Instead of shunning the opportunity to participate in his funeral, as I had with my father, I made an unplanned trip back to New Orleans. I sat through the Catholic funeral mass and the repast at the Zulu Social Club, which brought back memories of my musician grandfather and my childhood. I would stand on the median yelling to the people, dressed in grass skirts with faces painted in black makeup, on Mardi Gras floats, to throw me something. Once, I caught a coconut.


During that initial visit with my aunt, I realized she wanted someone to care for her in the nadir of her life. I was the person she had chosen. In return, she was prepared to deed me one of her homes. I was unwilling to commit to such an enormous responsibility, which required uprooting myself from the District of Columbia, where, during the previous 25 years, I had built a career and community of friends.


I stayed in touch, exchanging letters and phone calls. Then suddenly, I didn’t hear anything from her. I figured perhaps the shine on me had dulled and she was off to doing different things. I came to know, however, she had begun to decline.


One fall afternoon, four years after that initial visit, the telephone rang. My aunt had been found walking the streets half-naked. One of her neighbors called the police. My aunt was picked up and taken to the hospital.


Now, a medical staffer, who had been given my telephone number, was calling to receive permission from her nearest relative to treat her. I was that person. The quality of her life was now in my hands. I made my way back to New Orleans unsure how things would work out.


While there, I chose a nursing home where she could be relocated after being discharged from the hospital. I found a place for the dogs she had loved most of their lives, and cleaned out a house in total disarray—strong evidence that she had lost touch with reality but refused to call out for help. Initially, she was angry with me for placing her in a nursing home and refused to see me.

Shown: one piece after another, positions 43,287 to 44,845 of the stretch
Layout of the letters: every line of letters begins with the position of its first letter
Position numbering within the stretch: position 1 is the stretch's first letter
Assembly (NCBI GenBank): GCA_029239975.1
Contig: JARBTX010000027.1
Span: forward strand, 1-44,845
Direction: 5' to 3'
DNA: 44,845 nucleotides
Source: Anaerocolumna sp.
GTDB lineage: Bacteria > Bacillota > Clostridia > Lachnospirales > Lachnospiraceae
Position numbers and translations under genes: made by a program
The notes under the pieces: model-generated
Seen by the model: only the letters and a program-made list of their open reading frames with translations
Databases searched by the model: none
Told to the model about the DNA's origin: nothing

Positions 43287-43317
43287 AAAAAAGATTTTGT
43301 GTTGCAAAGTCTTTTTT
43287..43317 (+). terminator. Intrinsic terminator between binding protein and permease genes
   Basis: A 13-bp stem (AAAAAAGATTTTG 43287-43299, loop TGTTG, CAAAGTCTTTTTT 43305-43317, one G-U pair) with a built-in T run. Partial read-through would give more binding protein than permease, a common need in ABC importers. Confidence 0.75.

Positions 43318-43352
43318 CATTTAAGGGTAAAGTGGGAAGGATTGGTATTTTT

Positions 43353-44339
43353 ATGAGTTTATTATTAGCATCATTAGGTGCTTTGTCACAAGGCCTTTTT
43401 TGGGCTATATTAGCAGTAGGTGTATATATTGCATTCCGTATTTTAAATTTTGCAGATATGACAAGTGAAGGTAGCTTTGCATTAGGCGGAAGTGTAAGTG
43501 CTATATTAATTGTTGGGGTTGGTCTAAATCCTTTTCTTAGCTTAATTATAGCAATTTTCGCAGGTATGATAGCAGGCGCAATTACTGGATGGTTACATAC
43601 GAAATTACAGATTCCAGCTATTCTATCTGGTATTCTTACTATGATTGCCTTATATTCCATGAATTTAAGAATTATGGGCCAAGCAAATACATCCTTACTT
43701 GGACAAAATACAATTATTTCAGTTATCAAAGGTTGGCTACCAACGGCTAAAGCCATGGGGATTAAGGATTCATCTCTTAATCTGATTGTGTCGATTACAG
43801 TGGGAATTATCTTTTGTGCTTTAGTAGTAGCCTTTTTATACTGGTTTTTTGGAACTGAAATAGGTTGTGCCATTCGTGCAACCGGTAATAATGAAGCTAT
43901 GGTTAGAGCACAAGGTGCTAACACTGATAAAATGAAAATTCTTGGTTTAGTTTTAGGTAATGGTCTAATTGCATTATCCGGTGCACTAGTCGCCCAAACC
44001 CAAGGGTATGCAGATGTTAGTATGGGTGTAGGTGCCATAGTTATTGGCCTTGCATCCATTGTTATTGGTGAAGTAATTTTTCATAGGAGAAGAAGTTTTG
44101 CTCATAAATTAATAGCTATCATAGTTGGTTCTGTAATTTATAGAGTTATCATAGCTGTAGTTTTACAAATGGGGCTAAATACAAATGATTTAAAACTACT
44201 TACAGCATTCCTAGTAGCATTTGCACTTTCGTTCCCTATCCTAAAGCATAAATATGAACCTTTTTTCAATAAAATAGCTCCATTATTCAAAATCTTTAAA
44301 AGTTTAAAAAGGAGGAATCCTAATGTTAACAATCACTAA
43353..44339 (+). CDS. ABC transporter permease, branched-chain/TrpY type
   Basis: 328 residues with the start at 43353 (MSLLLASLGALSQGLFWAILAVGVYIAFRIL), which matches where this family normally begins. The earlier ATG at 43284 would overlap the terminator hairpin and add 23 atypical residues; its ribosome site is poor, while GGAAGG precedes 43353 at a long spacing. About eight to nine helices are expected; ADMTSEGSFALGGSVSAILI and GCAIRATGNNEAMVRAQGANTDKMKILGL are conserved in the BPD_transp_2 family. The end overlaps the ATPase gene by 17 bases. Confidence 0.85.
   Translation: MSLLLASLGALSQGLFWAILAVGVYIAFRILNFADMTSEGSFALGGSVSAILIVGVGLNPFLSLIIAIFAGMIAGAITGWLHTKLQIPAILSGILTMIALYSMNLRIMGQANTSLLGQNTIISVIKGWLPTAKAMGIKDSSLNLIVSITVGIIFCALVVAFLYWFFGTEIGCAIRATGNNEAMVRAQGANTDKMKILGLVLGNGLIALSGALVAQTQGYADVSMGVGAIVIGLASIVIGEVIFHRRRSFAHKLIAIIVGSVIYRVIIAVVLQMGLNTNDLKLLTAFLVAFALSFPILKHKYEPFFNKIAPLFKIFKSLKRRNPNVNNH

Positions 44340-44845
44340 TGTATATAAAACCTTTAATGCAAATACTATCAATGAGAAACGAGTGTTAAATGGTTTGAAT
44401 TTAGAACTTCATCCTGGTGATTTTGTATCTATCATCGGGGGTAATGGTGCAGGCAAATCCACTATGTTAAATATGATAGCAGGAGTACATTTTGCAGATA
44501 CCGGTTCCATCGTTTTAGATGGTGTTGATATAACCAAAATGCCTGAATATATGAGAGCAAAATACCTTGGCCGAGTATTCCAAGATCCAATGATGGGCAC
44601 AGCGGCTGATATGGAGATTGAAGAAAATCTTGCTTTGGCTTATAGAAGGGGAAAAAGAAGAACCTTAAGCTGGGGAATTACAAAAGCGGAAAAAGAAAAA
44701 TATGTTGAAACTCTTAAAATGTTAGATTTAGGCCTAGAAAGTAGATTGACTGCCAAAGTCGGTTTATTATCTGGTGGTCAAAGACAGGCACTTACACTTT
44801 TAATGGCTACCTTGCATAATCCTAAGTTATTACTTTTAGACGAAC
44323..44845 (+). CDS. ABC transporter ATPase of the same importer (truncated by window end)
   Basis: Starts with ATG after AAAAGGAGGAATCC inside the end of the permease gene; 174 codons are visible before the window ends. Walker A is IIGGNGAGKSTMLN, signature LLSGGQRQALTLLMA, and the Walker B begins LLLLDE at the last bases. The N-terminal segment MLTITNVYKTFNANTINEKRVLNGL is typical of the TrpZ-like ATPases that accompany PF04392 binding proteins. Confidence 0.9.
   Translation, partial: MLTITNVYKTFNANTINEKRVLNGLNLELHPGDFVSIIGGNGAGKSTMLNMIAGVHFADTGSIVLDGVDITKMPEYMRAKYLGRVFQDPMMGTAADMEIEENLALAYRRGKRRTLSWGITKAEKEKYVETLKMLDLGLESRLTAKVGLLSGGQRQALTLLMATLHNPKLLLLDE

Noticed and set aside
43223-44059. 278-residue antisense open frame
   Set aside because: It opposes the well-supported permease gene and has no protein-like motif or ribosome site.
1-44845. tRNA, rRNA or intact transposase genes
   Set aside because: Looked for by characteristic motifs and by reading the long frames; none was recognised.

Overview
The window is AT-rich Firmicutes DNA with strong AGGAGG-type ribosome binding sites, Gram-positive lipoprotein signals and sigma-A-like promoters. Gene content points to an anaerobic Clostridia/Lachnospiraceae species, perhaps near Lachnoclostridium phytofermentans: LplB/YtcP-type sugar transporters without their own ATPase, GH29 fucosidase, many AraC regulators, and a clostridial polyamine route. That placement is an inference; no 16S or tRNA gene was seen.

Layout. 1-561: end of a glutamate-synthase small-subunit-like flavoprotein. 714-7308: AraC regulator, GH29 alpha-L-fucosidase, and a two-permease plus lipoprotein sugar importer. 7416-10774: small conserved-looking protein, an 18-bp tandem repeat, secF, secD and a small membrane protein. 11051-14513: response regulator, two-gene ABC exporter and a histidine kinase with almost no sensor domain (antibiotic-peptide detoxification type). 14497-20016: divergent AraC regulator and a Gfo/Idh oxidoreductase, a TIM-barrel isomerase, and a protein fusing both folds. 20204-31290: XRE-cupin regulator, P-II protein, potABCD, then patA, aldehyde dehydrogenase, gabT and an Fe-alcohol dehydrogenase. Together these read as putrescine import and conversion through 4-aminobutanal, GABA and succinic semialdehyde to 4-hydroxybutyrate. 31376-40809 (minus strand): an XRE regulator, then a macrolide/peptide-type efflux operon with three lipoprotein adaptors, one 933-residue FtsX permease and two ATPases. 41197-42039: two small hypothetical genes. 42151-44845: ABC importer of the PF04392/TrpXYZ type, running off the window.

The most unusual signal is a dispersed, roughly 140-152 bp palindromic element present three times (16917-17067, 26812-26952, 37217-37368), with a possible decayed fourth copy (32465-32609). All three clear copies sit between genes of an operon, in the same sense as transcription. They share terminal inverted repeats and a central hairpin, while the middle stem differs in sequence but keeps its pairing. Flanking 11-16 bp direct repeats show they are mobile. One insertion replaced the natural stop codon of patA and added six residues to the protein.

A few weeks later, we talked by telephone. “Jonetta, come and get me out of this place. I want to go home. I can hardly stand up.” A month later, she collapsed at the nursing home and went into a coma.


Once again, I returned to New Orleans, this time to give the doctor permission to take her off of life support. She was my last living connection to my father.


THAT should have been the end—except, as I had predicted, she forced me, even in death, to return to the beginning. It reopened in me the wound of fatherlessness, though at a different level. My mind filled with questions about actions I had taken or should have taken. Had I been kind to my father and aunt? Had I actually reconciled with her? Had I reconciled with myself? Had I achieved the closure I desired and needed? Is closure ever possible in life?


I have guided countless women through a similar process of exploration. I had taken them through a series of questions, designed to help them come to terms with father absence or the estrangement with some person they once loved or admired. The journey was also to help them discover or rediscover themselves, to essentially reconcile themselves with themselves.


Like me, many of them spent years, running away from the person they were inside, including the pain and trauma of father absence or familial separation, they kept hidden, masquerading for the public while knowing each night the hurt that was expressed in the form of quiet tears. The game of pretense was elaborate and lasted so long that, sometimes, they forgot where they had hidden their story, themselves.


I came to the realization of reconciliation as a powerful tool for self-discovery, for emotional and spiritual growth, for soothing, healing and strengthening the soul. Truth be told, however, I thought I found myself after my father died and I wrote my first book. I had not, however.


I was so arrogant, I was certain I knew the path home, after I wrote the second book, helping once estranged daughters and dads reconcile. In that book, Bridges: Reuniting Daughters and Dads, I introduced the template for reconciliation that I used in my own life as I work with hundreds of daughters and dads, or just daughters involved in self-discovery.


After my aunt’s death, truth punched me in the gut. I had made enormous progress from that day in the hotel when I sat waiting for others to validate me. That growth combined with needing to more deeply understand decades of events that had occurred in my life demanded another level of reconciliation.


And so, I began yet another journey. This one unflinching, more deliberate and more purposeful. This one designed to heal my soul and take me to a new level of personal development.